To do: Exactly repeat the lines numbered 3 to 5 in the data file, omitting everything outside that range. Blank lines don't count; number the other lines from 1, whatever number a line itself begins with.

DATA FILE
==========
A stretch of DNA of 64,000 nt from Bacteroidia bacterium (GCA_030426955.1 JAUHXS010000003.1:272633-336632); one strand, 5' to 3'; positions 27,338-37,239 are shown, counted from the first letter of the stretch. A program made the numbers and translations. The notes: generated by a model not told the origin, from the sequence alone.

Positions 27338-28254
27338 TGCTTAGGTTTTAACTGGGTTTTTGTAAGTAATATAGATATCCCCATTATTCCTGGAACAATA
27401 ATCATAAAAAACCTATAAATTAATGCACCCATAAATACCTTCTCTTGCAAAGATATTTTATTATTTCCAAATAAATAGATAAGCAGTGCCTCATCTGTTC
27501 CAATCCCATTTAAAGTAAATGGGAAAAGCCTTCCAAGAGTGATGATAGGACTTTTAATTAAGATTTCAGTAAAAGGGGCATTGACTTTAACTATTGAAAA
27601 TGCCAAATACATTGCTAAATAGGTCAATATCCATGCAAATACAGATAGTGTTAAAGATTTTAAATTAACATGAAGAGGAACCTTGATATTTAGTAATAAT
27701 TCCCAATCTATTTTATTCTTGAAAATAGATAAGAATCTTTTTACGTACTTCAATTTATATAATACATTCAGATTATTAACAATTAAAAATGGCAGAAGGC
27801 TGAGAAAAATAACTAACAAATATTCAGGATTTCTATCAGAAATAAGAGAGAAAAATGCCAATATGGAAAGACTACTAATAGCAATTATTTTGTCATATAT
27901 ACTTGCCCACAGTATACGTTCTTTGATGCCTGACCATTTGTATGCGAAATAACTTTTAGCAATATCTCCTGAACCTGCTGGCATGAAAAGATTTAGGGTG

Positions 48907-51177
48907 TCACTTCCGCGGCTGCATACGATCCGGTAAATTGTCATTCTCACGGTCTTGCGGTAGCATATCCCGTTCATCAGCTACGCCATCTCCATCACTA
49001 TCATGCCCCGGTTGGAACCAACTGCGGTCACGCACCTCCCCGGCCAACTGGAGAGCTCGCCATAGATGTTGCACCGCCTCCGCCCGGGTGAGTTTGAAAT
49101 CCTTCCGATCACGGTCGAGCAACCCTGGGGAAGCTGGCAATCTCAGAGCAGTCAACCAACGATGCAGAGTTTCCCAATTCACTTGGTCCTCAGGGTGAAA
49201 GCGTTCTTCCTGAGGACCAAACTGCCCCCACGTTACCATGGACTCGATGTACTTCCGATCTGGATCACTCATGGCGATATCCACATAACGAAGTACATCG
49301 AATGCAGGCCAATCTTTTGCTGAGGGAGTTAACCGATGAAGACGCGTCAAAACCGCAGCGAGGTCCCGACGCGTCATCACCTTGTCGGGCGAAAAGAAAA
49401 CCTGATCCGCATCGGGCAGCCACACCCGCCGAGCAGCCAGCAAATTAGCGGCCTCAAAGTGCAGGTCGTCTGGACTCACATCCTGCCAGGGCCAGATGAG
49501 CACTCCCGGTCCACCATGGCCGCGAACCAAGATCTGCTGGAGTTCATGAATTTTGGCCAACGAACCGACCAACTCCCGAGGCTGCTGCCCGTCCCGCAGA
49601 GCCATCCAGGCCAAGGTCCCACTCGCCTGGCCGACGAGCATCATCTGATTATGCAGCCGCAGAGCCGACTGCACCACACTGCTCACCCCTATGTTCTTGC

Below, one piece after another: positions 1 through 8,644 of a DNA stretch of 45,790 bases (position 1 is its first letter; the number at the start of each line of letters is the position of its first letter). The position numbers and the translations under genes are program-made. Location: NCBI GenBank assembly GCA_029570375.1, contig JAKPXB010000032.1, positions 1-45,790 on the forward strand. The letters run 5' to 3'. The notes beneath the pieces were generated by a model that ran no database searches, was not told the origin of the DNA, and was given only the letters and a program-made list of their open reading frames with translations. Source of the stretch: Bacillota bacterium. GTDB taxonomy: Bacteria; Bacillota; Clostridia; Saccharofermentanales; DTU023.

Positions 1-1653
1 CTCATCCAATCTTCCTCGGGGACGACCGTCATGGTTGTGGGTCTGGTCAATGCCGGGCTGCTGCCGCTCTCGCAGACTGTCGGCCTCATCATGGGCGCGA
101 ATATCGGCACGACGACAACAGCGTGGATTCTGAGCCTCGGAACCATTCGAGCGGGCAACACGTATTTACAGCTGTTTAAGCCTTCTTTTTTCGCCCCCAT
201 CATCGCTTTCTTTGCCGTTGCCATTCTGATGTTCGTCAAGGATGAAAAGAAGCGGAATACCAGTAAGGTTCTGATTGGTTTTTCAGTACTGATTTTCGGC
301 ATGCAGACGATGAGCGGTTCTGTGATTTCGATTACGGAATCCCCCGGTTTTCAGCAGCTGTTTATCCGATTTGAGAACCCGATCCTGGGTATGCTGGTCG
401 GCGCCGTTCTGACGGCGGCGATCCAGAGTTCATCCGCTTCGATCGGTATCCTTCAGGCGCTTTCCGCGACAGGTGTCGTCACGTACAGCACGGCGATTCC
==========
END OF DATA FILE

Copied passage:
27338 TGCTTAGGTTTTAACTGGGTTTTTGTAAGTAATATAGATATCCCCATTATTCCTGGAACAATA
27401 ATCATAAAAAACCTATAAATTAATGCACCCATAAATACCTTCTCTTGCAAAGATATTTTATTATTTCCAAATAAATAGATAAGCAGTGCCTCATCTGTTC
27501 CAATCCCATTTAAAGTAAATGGGAAAAGCCTTCCAAGAGTGATGATAGGACTTTTAATTAAGATTTCAGTAAAAGGGGCATTGACTTTAACTATTGAAAA